UCR ARTS: California Museum of Photography

“There is another world, but it is in this one,” said Surrealist poet Paul Éluard. In this exhibition, artists look to the future, imagining how we move forward from the tumultuous events of the past year. [read more]

  1. Sapira Cheuk
  2. Mikael Owunna
  3. Jill Miller
  4. Katrina Lillian Sorrentino
  5. Bootsy Holler
  6. Baldomero Robles Menendez 
  7. Kate Warren
  8. Stefano Morrone

  1. Kiliii Yüyan
  2. Amy Regalia
  3. John Divola
  4. Jean-Baptiste Maitre
  5. Julia Schlosser
  6. Gaby Lobato

  1. Sara Jane Boyers
  2. Jody Zellen
  3. Evy Jokhova
  4. Ines Oliveira e Silva
  5. Ens/centrado Collective and Gabriela Elena Suárez
  6. Lewis deSoto

  1. Evelyn Corte Espinosa
  2. Fernando Velazquez
  3. Qianwen Hu
  4. Lilli Waters
  5. Gionatan Tecle
  6. Karl Baden

  1. Ben Grosser
  2. United Catalysts (Kim Garrison and Steve Radosevich)
  3. Darryl Curran
  4. Deanne Sokolin
  5. Sandra Klein
  6. Wayne Swanson

  1. Tyler Stallings
  2. Molly Peters
  3. João Ferro Martins
  4. Tony Fouhse
  5. Mark Indig

  1. Peter Wu+/EPOCH Gallery
  2. Jeff Frost
  3. Sara & André
  4. Andrew K. Thompson
  5. Lois Notebaart
  6. Nadezda Nikolova-Kratzer
  7. Caity Fares
  8. Karen Constine
  9. Aaron Giesel
  10. Bill Green

  1. antoine williams
  2. Stephanie Syjuco, Jason Lazarus, and Siebren Versteeg
  3. Mark Holley
  4. Cambria Kelley
  5. Sheila Pinkel
  6. Sergio Ximenez
  7. Karchi Perlmann
  8. Simon Penny and Evan Stanfield


Art in the Plague Year is an online exhibition organized by UCR ARTS: California Museum of Photography and curated by Douglas McCulloh, Nikolay Maslov, and Rita Sobreiro Souther. UCR ARTS’s programs are supported by UCR College of Humanities, Arts and Social Sciences, the City of Riverside, Altura Credit Union, and Anheuser-Busch.
All works in this exhibition are reproduced with permission of the artists/copyright holders. Works (images, video, audio or other content) must not be used or reproduced for any purposes other than fair use without prior consent of the artists.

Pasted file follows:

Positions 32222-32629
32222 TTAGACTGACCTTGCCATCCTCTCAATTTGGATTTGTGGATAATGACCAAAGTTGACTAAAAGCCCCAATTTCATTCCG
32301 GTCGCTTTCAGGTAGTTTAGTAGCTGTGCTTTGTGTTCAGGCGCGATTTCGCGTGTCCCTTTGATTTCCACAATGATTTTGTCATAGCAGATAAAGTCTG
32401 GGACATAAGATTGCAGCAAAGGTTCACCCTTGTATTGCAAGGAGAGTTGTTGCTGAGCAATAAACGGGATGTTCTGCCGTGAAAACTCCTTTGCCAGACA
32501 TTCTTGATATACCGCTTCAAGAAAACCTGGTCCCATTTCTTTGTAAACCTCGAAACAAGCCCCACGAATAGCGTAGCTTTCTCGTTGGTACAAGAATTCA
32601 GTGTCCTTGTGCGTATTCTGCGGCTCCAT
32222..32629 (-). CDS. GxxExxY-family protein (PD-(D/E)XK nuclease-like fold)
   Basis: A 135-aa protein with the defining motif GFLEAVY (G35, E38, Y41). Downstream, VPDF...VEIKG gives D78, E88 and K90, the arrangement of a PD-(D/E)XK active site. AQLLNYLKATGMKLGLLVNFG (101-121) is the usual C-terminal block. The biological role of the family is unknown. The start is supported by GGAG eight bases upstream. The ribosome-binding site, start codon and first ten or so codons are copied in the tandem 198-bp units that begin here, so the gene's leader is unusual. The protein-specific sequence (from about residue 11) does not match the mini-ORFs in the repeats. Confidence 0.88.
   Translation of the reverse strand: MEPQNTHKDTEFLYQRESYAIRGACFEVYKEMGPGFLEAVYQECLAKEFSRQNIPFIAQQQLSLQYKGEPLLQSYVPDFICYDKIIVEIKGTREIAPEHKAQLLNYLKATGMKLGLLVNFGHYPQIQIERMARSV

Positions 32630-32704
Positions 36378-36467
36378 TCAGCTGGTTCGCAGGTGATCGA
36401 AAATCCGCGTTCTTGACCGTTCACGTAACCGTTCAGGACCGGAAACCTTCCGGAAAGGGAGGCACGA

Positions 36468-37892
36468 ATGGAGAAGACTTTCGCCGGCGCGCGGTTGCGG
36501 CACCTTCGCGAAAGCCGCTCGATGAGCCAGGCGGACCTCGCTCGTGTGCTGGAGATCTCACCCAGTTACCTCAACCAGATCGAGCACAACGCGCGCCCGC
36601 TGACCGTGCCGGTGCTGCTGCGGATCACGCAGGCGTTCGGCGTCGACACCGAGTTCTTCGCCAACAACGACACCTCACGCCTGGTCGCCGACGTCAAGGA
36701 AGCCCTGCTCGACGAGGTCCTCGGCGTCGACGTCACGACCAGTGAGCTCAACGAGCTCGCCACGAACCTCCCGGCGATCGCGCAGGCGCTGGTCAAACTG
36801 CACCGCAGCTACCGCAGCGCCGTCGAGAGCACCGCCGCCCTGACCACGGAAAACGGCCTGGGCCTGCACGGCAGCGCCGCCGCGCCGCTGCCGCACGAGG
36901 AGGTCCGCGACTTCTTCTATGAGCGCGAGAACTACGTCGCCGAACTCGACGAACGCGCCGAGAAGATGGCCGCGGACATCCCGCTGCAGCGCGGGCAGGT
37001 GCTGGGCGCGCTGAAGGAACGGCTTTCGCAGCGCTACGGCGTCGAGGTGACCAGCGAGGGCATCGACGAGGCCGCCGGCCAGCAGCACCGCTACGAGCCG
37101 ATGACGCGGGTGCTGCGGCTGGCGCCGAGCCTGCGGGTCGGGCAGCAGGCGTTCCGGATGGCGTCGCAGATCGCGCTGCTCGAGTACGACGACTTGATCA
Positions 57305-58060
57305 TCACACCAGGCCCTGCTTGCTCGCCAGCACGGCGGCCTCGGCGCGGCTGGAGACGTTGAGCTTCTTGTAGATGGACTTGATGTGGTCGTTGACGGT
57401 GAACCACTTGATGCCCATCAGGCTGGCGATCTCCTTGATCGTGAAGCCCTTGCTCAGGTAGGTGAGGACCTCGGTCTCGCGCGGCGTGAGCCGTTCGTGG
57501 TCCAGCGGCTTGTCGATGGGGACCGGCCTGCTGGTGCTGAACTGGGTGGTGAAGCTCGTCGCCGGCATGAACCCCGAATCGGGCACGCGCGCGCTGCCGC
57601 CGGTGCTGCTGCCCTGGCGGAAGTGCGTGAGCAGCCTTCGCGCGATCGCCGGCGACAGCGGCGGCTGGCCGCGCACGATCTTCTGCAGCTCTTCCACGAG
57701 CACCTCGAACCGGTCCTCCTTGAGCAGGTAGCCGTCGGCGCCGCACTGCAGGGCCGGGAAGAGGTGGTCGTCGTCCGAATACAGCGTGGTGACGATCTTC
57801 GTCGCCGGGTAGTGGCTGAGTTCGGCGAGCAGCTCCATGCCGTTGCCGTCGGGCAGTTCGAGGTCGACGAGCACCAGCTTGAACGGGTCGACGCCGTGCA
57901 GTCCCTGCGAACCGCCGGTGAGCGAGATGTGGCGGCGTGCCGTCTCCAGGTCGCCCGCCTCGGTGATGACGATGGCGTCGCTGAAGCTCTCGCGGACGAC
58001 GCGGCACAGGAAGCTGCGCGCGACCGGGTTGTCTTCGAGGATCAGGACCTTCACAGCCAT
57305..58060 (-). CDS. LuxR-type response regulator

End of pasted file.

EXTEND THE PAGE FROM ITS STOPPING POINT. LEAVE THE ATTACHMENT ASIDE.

© UC Regents 2020

Jeff Frost

(b. 1978, Utah. Lives and works in southern California)

Ghosts of the Future [A work in progress]
Video, sound, 5:43 min. Best viewed in full-screen.

Ghosts of the Future is a video-art, time-compression project that “mirrors and embraces the harrowing mess of humanity on the brink through layered visual metaphors,” states artist Jeff Frost. (Ghosts of the Future is working title; the piece itself is a work in progress.) 

Frost’s start point is an otherworldly outdoor construction near California’s Salton Sea. Annually over the course of a decade, party-goers from Los Angeles burned often functional vehicles and stood them on end in desert alluvium. The result is both a shrine to friendship and a protest against capitalism and environmental destruction. “This deeply contradictory act of polluting the environment to protest the ills of capitalism in the name of partying and friendship serves as a starting point in which our choices collide with both the best and worst of our behaviors.” Frost’s piece layers open-ended visual metaphors. Vehicles blend into the sky. A moving blue gradient suggests a wave sweeping over humanity. The burned-out vehicles are icons of the extraction and automotive industries, their verticality a reference to high rises and entire cities. The rusted vehicles are swept by white—is it the melting arctic? a cover-up? a final disappearance? 

This is a work in progress and will receive substantial updates throughout the exhibition. Return here to watch the evolution. Once updated, old versions of the film will not be viewable.

Proposed update schedule:
Jan 9th - v2.2
Feb 1st - v2.3
Mar 1st - v2.4
April 1st - v2.5